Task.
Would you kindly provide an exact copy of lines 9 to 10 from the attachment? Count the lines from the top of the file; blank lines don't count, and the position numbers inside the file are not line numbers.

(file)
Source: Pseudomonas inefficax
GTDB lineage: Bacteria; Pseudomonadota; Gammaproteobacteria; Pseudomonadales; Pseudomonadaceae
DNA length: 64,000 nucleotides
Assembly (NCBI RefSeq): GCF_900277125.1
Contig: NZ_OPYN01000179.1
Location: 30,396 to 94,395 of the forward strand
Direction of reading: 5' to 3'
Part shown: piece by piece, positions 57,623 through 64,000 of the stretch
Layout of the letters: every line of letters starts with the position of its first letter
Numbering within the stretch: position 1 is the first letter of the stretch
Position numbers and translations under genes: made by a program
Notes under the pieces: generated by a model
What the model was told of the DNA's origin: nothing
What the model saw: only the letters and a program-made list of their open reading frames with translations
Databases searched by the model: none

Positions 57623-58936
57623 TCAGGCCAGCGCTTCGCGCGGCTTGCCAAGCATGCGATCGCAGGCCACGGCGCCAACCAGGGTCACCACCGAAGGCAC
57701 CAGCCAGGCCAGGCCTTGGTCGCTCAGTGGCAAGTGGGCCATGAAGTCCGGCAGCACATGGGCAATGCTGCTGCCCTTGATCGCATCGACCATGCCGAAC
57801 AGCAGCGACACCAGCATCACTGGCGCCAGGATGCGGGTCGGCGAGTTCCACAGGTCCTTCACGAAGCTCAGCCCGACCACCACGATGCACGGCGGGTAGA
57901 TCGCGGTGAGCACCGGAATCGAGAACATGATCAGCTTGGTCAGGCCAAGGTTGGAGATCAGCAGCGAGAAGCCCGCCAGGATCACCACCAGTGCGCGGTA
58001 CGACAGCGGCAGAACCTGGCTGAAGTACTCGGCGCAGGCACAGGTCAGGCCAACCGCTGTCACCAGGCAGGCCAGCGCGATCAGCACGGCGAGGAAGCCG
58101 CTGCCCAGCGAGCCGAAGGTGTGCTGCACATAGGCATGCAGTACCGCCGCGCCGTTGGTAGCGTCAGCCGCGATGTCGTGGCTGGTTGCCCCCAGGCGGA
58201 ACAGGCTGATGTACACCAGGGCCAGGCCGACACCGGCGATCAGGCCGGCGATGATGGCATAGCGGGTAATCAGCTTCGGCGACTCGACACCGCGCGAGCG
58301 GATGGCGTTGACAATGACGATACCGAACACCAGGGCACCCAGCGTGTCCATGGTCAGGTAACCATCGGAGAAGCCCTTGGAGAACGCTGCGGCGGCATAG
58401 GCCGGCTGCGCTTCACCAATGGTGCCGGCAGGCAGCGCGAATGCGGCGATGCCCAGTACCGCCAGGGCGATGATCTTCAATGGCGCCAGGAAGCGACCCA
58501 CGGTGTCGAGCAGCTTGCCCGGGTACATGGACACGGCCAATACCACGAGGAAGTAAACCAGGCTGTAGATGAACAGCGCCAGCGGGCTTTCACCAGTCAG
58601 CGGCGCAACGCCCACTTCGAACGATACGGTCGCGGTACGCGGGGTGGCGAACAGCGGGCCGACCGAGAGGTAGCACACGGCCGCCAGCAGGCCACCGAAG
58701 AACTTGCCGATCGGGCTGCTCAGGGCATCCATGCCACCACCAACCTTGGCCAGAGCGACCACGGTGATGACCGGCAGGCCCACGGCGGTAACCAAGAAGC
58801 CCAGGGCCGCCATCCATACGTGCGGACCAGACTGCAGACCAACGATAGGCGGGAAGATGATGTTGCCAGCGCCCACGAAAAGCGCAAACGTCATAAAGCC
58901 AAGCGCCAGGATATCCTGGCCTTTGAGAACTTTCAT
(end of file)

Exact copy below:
Layout of the letters: every line of letters starts with the position of its first letter
Numbering within the stretch: position 1 is the first letter of the stretch